An old proverb states that opportunity never knocks twice at any man’s door, but a different twist on the saying might be that sometimes it’s better to be the one doing the knocking.
That was the case this spring for Scotlandville senior-to-be Jonathan Horton when he searched out Hornets first-year football coach Lester Ricard on a Friday afternoon. Horton was already well-known as a post player for the Scotlandville basketball program that won its third consecutive Division I basketball championship in March.
On this day, Horton’s mind was on football, a sport he hadn’t played since his freshman year at Scotlandville.
“I went and told coach Ricard that I wanted to play football, and he welcomed me in,” Horton said.
Ricard’s description of that moment is less understated, one that conveys his own excitement as well as that of his coaching staff. After a confirming phone call to Horton’s mother, Ricard and Horton set out to tell defensive coordinator Alvin Hubbert about the team’s newest player.
“We went out and found (Hubbert) on campus,” Ricard said. “You’d have thought he’d just gotten married again. It was that kind of joy.”
That’s the kind of emotion that Horton, listed at 6-foot-5, 205 pounds on the basketball roster, elicits from the Hornets football staff. Along with the speed to run a 4.8 40-yard-dash and a wingspan of nearly seven feet, Horton was an ideal candidate to play defensive end, where he wreaked havoc in spring drills.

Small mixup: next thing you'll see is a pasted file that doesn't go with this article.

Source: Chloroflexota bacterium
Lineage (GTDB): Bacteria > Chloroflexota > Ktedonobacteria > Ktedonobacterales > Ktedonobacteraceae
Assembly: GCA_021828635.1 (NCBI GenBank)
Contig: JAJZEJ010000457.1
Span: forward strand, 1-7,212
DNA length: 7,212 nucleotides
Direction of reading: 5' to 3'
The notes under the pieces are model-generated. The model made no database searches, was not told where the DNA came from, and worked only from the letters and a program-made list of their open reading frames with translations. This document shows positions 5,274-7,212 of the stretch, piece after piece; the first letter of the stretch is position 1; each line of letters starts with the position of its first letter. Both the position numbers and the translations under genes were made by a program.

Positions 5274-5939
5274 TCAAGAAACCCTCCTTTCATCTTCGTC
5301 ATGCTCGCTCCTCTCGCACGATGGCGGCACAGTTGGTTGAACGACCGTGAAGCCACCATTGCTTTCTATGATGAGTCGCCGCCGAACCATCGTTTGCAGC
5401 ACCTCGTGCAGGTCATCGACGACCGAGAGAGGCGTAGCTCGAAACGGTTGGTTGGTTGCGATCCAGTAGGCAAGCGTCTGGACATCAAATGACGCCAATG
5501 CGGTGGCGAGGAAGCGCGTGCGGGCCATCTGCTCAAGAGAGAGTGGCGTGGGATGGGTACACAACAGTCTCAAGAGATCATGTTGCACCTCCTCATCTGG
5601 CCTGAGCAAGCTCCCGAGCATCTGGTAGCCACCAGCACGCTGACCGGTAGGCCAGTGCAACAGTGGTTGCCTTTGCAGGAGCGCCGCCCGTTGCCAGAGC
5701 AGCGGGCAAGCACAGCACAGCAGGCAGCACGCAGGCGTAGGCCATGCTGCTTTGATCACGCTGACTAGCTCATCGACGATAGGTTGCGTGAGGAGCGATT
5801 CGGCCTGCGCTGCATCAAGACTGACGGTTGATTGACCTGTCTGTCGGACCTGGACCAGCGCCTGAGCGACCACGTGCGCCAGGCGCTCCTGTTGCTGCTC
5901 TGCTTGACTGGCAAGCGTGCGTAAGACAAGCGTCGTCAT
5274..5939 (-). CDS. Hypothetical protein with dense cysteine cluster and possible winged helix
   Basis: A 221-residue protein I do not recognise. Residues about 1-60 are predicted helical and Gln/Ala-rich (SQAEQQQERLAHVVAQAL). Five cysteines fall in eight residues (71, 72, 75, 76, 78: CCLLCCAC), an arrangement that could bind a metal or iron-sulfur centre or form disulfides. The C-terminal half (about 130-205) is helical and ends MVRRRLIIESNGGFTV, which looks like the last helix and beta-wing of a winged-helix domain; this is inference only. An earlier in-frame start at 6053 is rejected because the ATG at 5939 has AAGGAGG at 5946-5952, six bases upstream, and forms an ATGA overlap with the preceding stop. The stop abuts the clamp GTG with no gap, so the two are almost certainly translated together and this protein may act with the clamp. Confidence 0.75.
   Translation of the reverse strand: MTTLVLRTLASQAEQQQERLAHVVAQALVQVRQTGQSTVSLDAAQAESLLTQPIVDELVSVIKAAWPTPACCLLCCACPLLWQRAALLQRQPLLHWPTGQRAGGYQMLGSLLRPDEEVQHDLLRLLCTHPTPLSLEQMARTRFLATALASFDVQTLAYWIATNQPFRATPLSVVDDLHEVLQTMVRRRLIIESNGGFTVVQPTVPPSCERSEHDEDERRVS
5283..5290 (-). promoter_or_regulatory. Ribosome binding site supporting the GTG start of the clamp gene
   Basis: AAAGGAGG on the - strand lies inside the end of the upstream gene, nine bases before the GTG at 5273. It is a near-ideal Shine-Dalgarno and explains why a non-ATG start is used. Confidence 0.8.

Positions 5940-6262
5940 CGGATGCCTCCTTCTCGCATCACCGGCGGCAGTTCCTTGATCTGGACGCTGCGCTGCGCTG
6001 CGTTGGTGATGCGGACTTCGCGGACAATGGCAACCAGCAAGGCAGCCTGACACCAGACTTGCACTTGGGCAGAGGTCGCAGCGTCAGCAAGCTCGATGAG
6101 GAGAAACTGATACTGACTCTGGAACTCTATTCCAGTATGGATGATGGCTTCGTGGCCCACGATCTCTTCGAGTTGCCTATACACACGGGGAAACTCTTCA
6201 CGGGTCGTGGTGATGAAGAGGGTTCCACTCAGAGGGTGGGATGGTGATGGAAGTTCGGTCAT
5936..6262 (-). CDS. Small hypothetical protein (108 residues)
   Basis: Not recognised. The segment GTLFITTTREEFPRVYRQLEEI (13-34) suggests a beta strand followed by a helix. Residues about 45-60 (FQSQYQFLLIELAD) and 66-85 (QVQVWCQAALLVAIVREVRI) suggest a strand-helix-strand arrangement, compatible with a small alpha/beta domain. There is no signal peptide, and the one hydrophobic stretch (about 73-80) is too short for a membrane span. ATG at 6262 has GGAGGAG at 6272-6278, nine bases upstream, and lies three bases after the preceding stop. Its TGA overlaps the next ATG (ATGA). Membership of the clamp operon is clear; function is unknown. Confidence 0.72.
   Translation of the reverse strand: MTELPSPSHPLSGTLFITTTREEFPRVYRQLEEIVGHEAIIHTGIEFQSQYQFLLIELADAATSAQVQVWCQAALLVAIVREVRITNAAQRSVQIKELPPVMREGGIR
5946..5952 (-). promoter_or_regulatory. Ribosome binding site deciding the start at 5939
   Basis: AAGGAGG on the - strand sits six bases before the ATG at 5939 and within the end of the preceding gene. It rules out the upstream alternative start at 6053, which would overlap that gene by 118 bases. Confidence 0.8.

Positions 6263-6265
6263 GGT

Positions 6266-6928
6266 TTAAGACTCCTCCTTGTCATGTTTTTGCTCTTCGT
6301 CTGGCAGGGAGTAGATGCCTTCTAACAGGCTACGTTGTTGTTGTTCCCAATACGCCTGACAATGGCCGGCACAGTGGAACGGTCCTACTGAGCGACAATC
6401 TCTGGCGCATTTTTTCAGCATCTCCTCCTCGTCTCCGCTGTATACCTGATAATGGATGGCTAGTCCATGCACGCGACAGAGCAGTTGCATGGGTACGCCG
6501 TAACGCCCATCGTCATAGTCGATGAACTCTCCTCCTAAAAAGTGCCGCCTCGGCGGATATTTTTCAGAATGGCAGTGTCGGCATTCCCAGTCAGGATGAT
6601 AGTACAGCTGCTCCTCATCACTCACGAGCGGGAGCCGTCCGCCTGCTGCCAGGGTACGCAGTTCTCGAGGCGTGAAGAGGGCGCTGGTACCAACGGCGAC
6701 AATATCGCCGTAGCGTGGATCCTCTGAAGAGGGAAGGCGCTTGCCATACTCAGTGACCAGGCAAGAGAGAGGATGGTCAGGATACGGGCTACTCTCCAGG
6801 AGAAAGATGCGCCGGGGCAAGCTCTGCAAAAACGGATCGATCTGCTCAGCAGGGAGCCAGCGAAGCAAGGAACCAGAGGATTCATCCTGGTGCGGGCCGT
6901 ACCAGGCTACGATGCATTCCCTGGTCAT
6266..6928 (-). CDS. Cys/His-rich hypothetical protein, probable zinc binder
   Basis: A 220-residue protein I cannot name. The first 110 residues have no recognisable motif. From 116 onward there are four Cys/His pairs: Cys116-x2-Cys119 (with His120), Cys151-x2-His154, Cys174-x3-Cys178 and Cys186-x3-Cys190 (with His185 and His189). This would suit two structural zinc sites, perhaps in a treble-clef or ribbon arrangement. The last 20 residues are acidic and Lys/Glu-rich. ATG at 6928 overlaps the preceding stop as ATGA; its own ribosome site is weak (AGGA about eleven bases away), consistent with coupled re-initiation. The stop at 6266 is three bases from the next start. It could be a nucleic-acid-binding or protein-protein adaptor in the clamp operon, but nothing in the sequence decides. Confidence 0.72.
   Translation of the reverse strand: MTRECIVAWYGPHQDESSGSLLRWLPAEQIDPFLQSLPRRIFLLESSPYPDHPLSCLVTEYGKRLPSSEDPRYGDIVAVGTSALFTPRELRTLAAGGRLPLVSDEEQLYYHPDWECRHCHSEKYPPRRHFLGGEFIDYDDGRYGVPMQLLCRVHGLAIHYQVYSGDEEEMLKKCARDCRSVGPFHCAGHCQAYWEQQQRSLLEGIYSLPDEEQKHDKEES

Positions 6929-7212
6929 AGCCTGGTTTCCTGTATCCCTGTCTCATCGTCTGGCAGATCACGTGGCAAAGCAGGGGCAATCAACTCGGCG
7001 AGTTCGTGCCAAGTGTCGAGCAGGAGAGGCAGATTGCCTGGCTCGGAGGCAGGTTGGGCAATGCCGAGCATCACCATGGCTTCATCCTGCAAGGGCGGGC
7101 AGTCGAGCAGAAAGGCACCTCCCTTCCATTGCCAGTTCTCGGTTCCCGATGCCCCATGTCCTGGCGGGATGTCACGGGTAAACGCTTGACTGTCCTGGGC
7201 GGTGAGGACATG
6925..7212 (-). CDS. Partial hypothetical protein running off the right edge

“(The coaches) just want me to go out and make plays,” Horton said. “They say I’m going to be a big part of the defense and that I’ll most likely start, but that’s all up to the coaches. I’ll just keep working and trying to do the right things.”
Horton’s work ethic has been honed with three years under the tutelage of Scotlandville basketball coach Carlos Sample. As part of a team that went 34-2 last season, Horton 7.9 points, 6.7 rebounds and a team-high 3.5 blocks per game. He also made a team-best 63 percent of his shots from the field.
For Horton, who plans to join the Hornets basketball team once football season ends, it wasn’t enough to keep him from giving football one more try before graduating from high school.
Hubbert sees it as a smart decision by Horton.
“We encourage all our kids to be dual sport athletes,” Hubbert said. “We tell them it doesn’t make sense to be a one-sport start. There are a number of kids with scholarship offers in more than one sport. That’s the world we’re living in.”
One of the athletes Hubbert referenced was recent LSU basketball commitment Jalen Cook of Walker, a guard who is also a highly recruited wide receiver in football. Hubbert sees similarities in Horton, whose athletic abilities translate well to either sport.
“Here’s a kid that came out for maybe five or six days in the spring, and Oklahoma and Miami (scouts) were salivating over him,” Hubbert said. “They couldn’t believe how big he is.”
The excitement has helped bring a swagger to the Hornets defense which, according to Ricard, will do everything it can to take advantage of Horton’s size and speed.
“I’ll be shocked if (Horton) doesn’t have 15 sacks for the season, and that’s probably cutting it short,” Ricard said. “It’s going to be fun.”